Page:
But conversation has been dominated recently by Xbox Game Pass and Sony’s rumoured Project Spartacus reboot, with the sentiment being that PlayStation simply doesn’t have the funds to compete on Microsoft’s level. That conversation will once again be brought into sharp focus: there’s no acquisition that the Japanese giant could feasibly make to fill the void of one of the biggest brands on its platform, and it’s not going to be able to develop a comparative competitor – practically every publisher in the industry has been trying to dethrone Call of Duty for the past 15 years and failed.
So it’s going to have to double down on the first-party franchises it’s got, but whether it can sustain itself in the way Nintendo has over the years is up for debate. If we’re being optimistic about it, that might make for a more varied and diverse software slate, but PlayStation is unlikely to enjoy the benefits it historically has as a market leader. Presumably, this will force Sony to strengthen its relationships with the remaining third-parties, like Ubisoft and EA, but when Microsoft’s in this kind of mood we wouldn’t rule out further buyouts down the line.
And none of this addresses the elephant in the room: Xbox will be bundling every game into its Game Pass subscription, and while the economics and end goal of that particular service still remain head-scratching, the Redmond firm is clearly not short of a buck or two. In addition to losing one of the biggest franchises on its format, Sony must also navigate an environment it deems “unsustainable”, which is putting its multi-million dollar software investments into a low-price, monthly service.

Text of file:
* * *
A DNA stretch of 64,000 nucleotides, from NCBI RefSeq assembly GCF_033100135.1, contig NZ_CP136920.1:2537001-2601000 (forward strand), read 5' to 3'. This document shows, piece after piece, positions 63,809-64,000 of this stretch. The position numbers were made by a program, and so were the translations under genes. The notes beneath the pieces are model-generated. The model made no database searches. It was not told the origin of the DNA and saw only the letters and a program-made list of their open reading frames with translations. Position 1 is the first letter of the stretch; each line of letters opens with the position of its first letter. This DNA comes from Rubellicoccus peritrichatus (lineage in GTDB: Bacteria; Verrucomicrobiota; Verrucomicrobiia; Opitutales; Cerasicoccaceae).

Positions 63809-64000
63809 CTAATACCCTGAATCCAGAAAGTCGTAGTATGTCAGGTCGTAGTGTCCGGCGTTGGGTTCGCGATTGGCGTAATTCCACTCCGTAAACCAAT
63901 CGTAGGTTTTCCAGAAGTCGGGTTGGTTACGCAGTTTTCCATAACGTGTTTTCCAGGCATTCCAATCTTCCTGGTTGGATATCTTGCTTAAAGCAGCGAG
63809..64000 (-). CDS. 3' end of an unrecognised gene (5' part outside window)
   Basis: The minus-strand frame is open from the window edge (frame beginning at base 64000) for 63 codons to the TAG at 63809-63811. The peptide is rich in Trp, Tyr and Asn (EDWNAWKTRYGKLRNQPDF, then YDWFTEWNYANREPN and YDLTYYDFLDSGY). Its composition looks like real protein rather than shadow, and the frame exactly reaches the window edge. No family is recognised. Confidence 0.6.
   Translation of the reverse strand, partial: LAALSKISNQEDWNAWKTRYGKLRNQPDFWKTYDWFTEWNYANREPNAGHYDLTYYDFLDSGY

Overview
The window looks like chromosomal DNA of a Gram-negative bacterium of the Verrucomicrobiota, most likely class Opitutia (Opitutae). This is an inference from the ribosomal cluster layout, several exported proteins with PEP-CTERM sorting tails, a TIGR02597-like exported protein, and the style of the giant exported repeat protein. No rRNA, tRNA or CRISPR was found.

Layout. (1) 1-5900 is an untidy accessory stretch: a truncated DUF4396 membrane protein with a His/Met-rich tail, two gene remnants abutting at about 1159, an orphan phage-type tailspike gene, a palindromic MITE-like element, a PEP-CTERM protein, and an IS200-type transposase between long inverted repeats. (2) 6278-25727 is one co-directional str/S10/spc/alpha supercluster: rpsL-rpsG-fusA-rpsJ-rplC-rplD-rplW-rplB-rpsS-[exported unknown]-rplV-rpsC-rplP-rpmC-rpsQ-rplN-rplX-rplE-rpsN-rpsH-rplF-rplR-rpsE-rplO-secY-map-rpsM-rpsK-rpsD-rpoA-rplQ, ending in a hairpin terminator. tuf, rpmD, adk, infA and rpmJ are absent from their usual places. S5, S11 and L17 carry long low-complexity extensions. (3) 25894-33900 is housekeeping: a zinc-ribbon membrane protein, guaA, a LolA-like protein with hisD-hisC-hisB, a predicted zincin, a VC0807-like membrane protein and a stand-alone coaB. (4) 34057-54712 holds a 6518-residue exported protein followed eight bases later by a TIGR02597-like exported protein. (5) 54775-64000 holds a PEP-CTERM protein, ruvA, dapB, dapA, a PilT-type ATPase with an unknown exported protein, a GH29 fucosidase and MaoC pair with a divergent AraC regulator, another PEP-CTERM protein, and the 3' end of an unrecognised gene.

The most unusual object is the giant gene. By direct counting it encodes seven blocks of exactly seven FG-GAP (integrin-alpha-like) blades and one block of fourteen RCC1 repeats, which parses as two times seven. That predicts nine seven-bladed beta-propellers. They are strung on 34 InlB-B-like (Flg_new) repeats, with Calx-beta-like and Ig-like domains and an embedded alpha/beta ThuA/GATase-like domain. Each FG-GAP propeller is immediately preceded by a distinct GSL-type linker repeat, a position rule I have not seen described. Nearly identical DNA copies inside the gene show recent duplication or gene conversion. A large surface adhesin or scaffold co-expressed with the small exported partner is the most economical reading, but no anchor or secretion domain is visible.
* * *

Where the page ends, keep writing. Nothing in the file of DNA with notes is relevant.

There has been some suggestion that Sony’s only way out may be to allow Game Pass onto its own platforms, which is an outcome we’re sure Microsoft would whole-heartedly embrace. But this kind of thinking ignores reality: PlayStation makes billion dollar investments into designing and marketing hardware so that it can reap the rewards through software royalties and subscriptions. It’s not going to put in the hard yards building a platform to then cede all of the income on that particular device to a competitor.
It’ll be a while before we see what the future holds for PlayStation, and there’ll be no change in the short-term. But as we write this article now, it’s hard to see Sony remaining the market leader. It’ll soon lose its biggest franchise for good, and we suspect this isn’t the end of Microsoft’s acquisition spree. It’s been a good run – an amazing one even – but eventually the big fish gobbles up the smaller ones. And right now, Microsoft is a shark.
How are you feeling about the Activision Blizzard buyout now you’ve had time to process the news? What do you think this means for PlayStation moving forwards? Go for the throat in the comments section below.